Moving to Jamaica about four months ago was quite daunting but exciting at the same time. There were thoughts about the different possibilities that living in Jamaica could bring to my family, such as a better family life balance, better lifestyle choices, healthier diet, more family time, and receiving the glorious vitamin D, from the sunshine every day, and fresh air. Fast forward four months, and this is exactly what has occurred, however, there have been a few hurdles and pitfalls which we have discovered and had to jump over in order to survive to this point.
The Government of Jamaica regards its people as its most important asset. Several initiatives have been implemented to galvanize our nationals overseas for the purpose of nation-building. We were therefore encouraged by the diaspora to return to Jamaica to live, work, raise our family and try and start up a business, whilst investing in Jamaica.
Various provisions have been made to facilitate a seamless reintegration into the Jamaican society for returning Residents in several areas such as resettlement. As a Jamaican returning home to permanently reside you are allowed to import a specific quantity of personal and household effects, as well as tools of trade free, of customs duty once you have resided abroad for at least three consecutive years. However, this does not include motor vehicles, which are subject to a different importation regime, which is a negative issue, and am of the opinion this should be changed. Click here for further details.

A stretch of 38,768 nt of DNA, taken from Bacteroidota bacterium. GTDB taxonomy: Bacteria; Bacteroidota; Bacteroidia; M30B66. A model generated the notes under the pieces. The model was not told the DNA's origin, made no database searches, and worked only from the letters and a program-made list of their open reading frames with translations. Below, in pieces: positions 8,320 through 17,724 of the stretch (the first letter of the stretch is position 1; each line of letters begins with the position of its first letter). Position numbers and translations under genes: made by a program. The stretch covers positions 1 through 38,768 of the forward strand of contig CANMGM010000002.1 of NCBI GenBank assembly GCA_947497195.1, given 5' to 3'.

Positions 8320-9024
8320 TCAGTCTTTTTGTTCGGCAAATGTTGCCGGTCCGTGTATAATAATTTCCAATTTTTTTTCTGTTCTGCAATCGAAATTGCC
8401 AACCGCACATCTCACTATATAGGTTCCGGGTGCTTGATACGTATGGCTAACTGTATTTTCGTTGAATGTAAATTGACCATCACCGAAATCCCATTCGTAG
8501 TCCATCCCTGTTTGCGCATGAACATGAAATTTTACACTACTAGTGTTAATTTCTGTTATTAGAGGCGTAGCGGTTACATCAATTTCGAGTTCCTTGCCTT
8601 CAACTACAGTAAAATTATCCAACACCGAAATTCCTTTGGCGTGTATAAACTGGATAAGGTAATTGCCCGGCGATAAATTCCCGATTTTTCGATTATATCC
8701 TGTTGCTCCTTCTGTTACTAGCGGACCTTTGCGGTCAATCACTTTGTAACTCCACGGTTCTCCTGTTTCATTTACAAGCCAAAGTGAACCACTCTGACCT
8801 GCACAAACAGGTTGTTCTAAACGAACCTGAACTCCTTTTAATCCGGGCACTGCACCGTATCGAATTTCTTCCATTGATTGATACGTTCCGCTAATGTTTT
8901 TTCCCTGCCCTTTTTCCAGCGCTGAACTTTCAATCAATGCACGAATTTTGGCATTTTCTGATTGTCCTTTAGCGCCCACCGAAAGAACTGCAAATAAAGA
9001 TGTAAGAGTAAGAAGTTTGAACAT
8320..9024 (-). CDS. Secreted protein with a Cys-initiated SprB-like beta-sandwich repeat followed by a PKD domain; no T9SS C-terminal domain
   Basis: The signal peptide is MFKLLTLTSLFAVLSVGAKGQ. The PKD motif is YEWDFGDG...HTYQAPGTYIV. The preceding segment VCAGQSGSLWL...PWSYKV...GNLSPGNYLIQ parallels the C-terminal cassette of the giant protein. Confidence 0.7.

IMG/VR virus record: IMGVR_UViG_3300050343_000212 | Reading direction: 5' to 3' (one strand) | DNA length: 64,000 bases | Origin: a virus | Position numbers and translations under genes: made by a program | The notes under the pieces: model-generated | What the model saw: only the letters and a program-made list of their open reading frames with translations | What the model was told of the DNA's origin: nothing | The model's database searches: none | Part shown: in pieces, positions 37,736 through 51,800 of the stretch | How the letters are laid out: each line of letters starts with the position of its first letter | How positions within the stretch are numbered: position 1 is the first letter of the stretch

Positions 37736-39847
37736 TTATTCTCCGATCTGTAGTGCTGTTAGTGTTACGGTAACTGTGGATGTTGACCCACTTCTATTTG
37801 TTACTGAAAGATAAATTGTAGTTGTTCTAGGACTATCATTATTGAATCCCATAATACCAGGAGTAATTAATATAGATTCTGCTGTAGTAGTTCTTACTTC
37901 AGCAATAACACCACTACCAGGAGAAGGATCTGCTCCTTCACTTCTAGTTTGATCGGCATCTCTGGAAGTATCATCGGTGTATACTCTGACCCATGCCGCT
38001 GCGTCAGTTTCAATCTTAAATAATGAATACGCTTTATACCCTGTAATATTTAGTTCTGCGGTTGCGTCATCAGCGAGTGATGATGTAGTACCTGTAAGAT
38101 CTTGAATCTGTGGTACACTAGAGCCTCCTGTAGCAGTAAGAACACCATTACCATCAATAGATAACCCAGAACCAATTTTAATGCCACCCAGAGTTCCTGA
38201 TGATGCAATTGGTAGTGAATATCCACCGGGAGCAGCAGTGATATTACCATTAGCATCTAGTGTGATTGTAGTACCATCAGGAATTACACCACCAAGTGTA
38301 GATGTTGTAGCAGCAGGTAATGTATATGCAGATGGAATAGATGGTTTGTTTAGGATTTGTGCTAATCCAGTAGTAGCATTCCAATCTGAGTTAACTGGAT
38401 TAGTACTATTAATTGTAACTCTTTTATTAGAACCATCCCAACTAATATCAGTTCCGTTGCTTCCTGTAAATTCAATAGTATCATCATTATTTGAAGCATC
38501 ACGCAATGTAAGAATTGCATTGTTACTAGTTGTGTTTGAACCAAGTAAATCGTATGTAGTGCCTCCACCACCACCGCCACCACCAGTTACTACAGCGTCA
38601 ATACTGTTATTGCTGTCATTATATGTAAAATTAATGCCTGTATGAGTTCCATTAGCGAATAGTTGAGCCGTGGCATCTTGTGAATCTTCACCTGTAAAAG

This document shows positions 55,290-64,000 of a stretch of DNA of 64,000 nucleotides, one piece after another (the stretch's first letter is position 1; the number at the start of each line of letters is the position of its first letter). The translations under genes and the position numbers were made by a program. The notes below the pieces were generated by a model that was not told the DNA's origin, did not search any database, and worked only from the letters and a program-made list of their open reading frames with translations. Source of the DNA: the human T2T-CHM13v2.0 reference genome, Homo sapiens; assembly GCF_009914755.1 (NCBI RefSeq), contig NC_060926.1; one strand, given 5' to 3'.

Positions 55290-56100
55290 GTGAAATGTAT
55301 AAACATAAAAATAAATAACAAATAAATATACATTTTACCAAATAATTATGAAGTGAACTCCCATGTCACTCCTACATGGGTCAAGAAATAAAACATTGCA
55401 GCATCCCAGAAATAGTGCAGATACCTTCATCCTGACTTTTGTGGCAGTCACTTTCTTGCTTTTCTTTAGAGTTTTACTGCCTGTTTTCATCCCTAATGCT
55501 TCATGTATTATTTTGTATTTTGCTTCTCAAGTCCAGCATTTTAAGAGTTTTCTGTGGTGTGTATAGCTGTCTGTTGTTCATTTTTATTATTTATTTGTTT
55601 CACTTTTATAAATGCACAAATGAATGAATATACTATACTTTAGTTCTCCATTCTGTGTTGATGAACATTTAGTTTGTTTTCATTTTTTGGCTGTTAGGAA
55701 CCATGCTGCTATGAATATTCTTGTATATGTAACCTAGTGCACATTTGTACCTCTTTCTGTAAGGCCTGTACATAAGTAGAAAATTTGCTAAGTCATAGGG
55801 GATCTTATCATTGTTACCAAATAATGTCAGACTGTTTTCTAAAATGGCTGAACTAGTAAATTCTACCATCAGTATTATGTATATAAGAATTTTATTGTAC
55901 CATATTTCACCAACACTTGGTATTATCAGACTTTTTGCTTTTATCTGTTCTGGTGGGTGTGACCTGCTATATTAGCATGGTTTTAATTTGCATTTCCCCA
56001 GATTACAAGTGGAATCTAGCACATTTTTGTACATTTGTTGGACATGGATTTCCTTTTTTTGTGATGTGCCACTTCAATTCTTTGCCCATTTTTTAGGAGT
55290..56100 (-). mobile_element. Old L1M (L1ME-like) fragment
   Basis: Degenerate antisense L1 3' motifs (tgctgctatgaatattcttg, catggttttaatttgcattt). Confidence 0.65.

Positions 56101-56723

When people think of the Caribbean, they think of bright skies, warm waters, great stretches of sandy beach, sunshine, and a carefree attitude as if nothing else matters. All of it is present, as well as some unwelcome elements such as various sorts of crime. However, I do find that the media often portrays the worst side of Jamaica, that it is unsafe. Although statistically speaking, most crime in Jamaica is centered around theft, which I have never experienced.
Notwithstanding, since returning to Jamaica, I have found that a lot of times when my husband and I needed to buy certain materials for the construction of our new home, that as soon as the contractors heard our UK accents as opposed to Jamaican Patwah, they saw pounds signs. Jamaican English is different becuase throughout the history of slavery in the United States of America and Europe, slaves were forced to speak English in everyday contexts, resulting in the development of a dialect of broken English.
However, little do they know, we are trying to survive just like them. Because we are from foreign does not mean “we are minted”. This however has led to some contractors overpricing jobs.
What I have realized is that they have different prices for local Jamaicans and foreigners and sometimes price a job by the size of the property.
Jamaica Homes has helped bridge the gap with getting the right contractors and trusted professionals to help complete our building project and prevent any further bad experiences. Jamaica Homes has experienced the pitfalls and has been able to offer a good service to me and my family. I would recommend Jamaica Homes to anyone to avoid going through a similar experience.